New Condos, Hotel Concierge Included

The kitchens and bathrooms may be state-of-the-art. The views may be terrific and the on-site amenities plentiful, but if that high-end condo you are marketing today doesn’t offer spectacular services, it’s going to be a hard sell.

With new developments like One Beacon Court, the Ritz-Carlton at 50 Central Park South and the Residences at Mandarin Oriental in the Time Warner Center, set to open by Thanksgiving, the bar has been significantly raised for high-end condo living.

On-site hotel-style concierge service in particular — allowing you to call from the airport to have food waiting for you, have the beds turned down or the apartment cleaned — will be the new gold standard.

At One Beacon Court, part of the development being completed on the old Alexander’s store site on the Upper East Side, prices will top out at $26 million, and residents will have access to full concierge services. “The concierge will go the extra mile for you, which means if you want theater tickets or to throw a birthday party for your 16-year-old daughter, they can organize all of it,” said Rosita Sarnoff, a senior vice president at Stribling & Associates. But she said it’s the 65 units above the Mandarin Oriental at Time Warner, which will share services with the most expensive hotel built in the city in the last decade, that will be “above all else.”

“You’ll have hot and cold running service,” she said. “You’ll have every amenity that you would have in the top hotel in the world.”

Part of the reason for providing the hotel-style services is that residents at top buildings are also likely to have homes elsewhere, and are constantly on the move.

“Frequently it’s one of several residences for the owner, and people are looking for service because they don’t want to do everything themselves,” said Hall Willkie, president of Brown Harris Stevens. “If it’s a part-time residence, they are going to want these services which have typically never been available in a residential condo building before.”

Many of these concierge services and access to personnel are included in the common area charges, but Willkie says, “the man standing behind the desk doing the calling for you is included, but if a maid comes to clean that is an extra charge, as are any tickets or services the concierge arranges for.”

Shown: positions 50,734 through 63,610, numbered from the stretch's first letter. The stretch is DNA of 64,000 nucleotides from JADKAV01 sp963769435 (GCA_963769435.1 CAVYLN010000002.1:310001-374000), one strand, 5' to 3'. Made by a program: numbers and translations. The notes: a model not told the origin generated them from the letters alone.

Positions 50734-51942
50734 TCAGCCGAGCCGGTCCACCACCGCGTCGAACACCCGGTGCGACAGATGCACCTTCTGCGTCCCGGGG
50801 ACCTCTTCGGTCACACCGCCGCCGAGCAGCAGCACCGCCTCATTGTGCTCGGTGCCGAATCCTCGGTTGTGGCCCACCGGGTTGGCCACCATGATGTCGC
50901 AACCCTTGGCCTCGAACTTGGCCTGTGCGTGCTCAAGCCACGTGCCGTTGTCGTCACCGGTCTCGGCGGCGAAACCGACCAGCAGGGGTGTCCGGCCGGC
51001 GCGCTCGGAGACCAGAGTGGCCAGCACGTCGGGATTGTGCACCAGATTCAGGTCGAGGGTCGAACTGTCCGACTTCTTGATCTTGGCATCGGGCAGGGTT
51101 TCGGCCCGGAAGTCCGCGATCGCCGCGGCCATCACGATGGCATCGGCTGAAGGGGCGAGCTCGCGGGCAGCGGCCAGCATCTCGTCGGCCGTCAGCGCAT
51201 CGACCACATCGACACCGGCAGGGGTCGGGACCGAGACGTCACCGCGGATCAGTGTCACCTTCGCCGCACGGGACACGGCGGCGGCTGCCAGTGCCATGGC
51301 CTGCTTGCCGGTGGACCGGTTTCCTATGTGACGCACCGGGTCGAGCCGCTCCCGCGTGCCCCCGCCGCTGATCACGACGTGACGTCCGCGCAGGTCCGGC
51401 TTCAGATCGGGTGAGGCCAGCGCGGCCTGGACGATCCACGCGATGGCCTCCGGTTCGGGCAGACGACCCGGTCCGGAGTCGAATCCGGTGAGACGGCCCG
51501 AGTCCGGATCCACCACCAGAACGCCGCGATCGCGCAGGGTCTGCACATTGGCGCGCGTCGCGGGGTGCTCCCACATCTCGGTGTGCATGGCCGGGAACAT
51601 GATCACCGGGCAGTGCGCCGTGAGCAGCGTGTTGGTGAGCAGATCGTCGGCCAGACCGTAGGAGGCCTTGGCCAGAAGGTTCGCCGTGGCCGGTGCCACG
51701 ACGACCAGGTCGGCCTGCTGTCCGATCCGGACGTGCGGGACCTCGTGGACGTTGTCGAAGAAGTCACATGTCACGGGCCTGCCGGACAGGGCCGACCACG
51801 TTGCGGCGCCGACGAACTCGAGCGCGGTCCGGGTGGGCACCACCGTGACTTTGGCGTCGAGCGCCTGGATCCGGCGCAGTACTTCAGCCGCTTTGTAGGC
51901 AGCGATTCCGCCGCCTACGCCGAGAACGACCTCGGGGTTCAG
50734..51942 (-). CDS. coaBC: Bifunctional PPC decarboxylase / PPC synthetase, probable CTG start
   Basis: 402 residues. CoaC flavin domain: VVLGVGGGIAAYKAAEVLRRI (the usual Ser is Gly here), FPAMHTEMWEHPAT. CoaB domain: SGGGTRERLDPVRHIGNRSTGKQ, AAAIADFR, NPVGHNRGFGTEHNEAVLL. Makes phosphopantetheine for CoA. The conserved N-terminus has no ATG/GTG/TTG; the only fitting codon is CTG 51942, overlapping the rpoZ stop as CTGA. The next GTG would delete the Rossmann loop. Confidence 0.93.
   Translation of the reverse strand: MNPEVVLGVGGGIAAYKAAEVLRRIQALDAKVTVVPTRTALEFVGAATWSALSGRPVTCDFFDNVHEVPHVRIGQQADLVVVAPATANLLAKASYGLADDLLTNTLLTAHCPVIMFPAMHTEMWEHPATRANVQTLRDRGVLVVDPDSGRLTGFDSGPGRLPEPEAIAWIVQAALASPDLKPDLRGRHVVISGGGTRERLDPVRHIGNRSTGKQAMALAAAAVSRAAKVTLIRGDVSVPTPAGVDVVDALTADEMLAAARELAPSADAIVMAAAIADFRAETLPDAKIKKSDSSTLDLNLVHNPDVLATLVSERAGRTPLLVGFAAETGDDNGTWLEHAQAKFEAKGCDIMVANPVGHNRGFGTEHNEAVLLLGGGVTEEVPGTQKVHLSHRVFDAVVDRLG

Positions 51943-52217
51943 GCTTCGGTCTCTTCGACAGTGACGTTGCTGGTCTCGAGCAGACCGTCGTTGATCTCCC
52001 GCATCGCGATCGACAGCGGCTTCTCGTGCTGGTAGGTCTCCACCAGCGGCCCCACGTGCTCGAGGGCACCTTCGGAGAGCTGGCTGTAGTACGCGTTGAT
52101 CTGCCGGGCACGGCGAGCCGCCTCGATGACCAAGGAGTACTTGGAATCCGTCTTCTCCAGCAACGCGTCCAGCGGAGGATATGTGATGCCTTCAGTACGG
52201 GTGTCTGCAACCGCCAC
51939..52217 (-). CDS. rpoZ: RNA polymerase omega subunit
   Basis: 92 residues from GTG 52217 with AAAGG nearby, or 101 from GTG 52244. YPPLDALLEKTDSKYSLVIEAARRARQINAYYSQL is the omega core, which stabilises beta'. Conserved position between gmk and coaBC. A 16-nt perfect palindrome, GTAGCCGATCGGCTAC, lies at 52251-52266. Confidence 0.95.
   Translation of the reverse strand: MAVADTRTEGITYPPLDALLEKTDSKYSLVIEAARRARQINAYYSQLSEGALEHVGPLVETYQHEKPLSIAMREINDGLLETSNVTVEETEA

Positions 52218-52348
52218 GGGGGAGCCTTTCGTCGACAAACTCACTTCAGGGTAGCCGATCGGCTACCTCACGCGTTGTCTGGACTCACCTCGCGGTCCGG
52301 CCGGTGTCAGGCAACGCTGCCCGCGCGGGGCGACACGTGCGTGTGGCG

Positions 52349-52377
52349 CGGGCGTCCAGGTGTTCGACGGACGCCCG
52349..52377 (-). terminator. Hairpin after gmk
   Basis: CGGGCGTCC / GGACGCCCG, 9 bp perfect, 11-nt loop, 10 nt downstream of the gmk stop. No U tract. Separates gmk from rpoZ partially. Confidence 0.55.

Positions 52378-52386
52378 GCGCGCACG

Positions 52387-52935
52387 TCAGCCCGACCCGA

High-end amenities don’t end at concierge services, of course. Indeed, in today’s condo market, everything from technology to gyms to high-end appliances are also an absolute requirement.

“All luxury condominium developments today have those amenities; they are necessities, not luxuries, in today’s buildings,” said Louise Sunshine, Chairman and Chief Executive Officer of the Sunshine Group.

Willkie said brokers would find it difficult to do deals in a particular building without these amenities. “If they aren’t there, brokers would lose out,” he said.

Technology is one key amenity that makes an apartment easier to sell. Sarnoff said the Time Warner Center is an “ultra-smart building, which means it’s wired for everything.” Features include a special internal TV service. Sunshine points out that condo owners will also have the technology to broadcast from their own apartments, meaning, for example, that a diplomat could broadcast a program back to his home country while sitting in his living room.

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Ismael Leyva, residential architect for the Time Warner Center, included media rooms in many of the apartments.

“What I try to do is give the latest in communications to the apartment for the Internet and all the other services.” He counts “entertainment suites” and private screening rooms among the most highly desired amenities.

At One Beacon Court, the project on Lexington and 58th Street, Sunshine said the technology being provided by Sony is “far above what developers used to do.”